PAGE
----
Telltale Tablets

On Tuesday, newspapers around the world, including the Barrie Examiner, reported the opening of a new museum exhibition in Jerusalem of some ancient clay tablets written by Jews who were taken to Babylon in the 6th century B.C. Most Christians are very much aware of the Biblical accounts of their 70-year stay, as written by prophets such as Daniel, Ezekiel and Jeremiah. Apparently the hand-sized clay tablets were discovered in modern-day Iraq several years ago and have been carefully examined by archaeologists.

Most of the writing describes mundane business accounting: taxes, debts, and some family matters such as inheritances. Some tell the tale of a particular Jewish family over four generations, from a father down through great-grandchildren – all living in Babylonian exile. Their names are even recorded. The tablets confirm that many Jews remained long after the official decree that the Jews could return to Judea, and led fairly normal lives doing business and even helping the government.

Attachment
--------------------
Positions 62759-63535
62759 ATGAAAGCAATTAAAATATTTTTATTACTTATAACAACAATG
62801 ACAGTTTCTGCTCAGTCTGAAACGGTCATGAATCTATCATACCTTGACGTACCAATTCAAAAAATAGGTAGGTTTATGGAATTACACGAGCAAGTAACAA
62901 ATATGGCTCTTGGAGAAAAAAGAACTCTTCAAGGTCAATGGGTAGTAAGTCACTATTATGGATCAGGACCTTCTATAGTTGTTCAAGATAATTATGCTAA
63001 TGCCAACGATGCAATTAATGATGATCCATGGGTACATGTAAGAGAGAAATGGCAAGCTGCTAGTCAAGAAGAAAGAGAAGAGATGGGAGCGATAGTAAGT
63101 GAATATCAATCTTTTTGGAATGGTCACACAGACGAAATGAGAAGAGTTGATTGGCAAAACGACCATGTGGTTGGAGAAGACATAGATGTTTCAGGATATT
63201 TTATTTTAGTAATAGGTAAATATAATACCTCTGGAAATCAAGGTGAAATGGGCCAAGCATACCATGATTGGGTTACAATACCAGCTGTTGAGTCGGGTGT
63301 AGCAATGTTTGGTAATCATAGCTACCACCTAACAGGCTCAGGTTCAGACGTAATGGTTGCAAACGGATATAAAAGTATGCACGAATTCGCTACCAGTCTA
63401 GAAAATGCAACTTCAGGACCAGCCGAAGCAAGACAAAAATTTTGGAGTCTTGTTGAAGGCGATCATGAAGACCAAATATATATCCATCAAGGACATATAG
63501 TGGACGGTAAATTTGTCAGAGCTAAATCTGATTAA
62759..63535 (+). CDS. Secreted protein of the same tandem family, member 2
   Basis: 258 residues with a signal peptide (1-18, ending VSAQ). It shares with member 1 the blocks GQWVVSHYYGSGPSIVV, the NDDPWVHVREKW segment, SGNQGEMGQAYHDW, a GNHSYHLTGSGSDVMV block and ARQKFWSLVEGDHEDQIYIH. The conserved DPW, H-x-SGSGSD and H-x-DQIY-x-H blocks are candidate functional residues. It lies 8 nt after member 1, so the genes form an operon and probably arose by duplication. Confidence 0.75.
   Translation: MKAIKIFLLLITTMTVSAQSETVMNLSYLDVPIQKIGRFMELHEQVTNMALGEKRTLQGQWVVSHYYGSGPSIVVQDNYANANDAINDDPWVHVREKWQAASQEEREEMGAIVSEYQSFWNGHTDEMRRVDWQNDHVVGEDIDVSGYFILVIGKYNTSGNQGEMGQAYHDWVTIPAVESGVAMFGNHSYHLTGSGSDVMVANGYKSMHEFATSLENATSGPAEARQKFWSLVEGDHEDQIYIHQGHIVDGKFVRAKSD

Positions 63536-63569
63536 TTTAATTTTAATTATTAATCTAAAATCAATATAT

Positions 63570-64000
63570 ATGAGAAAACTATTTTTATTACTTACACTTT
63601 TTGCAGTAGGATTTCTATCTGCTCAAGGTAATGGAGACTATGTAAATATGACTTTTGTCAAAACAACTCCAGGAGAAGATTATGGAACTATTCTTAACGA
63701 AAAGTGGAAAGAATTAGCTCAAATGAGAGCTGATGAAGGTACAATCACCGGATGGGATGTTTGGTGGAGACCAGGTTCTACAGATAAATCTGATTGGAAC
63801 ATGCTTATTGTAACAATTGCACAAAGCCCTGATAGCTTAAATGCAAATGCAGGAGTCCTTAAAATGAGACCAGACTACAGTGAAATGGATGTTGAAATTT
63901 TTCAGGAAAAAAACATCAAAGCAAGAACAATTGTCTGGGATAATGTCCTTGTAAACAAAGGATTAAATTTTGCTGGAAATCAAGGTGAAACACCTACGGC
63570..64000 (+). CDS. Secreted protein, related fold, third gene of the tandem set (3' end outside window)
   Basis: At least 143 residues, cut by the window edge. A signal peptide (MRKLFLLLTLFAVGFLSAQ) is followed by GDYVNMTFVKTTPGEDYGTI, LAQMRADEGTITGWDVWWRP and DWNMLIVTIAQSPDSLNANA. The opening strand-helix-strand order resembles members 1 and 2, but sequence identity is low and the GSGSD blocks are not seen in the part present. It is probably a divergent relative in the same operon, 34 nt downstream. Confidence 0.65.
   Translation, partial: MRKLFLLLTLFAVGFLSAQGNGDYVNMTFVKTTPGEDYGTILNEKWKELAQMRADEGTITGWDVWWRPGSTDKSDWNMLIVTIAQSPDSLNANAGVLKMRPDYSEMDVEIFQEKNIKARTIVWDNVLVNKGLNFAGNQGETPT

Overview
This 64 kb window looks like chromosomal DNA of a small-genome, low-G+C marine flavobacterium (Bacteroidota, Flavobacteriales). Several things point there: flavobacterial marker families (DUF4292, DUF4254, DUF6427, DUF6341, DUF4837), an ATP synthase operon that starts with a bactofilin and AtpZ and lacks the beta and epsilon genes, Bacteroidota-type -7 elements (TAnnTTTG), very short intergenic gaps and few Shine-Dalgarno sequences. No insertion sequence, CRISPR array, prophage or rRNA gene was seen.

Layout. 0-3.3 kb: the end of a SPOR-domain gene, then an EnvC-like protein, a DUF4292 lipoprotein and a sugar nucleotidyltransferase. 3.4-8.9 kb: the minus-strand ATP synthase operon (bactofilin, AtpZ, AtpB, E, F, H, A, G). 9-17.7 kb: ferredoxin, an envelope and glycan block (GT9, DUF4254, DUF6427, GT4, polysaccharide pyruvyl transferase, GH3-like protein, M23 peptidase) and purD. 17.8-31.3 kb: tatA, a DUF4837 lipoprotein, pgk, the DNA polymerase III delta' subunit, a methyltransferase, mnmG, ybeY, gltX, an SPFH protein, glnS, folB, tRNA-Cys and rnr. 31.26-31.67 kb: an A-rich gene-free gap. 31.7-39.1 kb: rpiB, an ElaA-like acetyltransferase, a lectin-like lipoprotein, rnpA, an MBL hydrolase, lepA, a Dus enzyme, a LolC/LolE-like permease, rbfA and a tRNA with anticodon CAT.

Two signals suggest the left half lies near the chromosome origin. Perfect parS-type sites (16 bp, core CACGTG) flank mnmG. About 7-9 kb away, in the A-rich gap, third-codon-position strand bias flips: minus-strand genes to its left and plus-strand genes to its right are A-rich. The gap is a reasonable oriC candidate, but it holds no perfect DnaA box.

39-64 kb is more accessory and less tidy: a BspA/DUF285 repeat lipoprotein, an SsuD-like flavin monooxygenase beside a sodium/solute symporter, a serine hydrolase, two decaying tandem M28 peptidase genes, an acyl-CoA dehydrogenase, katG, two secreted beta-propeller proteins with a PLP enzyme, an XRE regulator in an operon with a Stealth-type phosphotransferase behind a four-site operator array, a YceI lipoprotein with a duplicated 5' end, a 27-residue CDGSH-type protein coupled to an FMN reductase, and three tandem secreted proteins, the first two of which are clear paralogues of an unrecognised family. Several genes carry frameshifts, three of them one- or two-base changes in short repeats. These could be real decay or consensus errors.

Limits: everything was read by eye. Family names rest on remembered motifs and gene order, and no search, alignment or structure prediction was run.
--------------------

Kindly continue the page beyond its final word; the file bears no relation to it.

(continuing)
All of this spectacularly agrees with the Biblical accounts of the Babylonian captivity and the character of the lives of the Jews who chose to remain after it was officially over. The book of Esther speaks of hard-won Jewish freedoms in Babylon, Israelites helping with the administration of government, and the fact that great numbers settled there for good. Even more interesting is the tablets themselves, written by actual Jews who lived through these events recorded in Scripture.

Once again we have the modern archaeologist to thank for their uncanny way of confirming the Bible. The scriptures do not contain legends and myths; they contain real history.

– Tim Johnson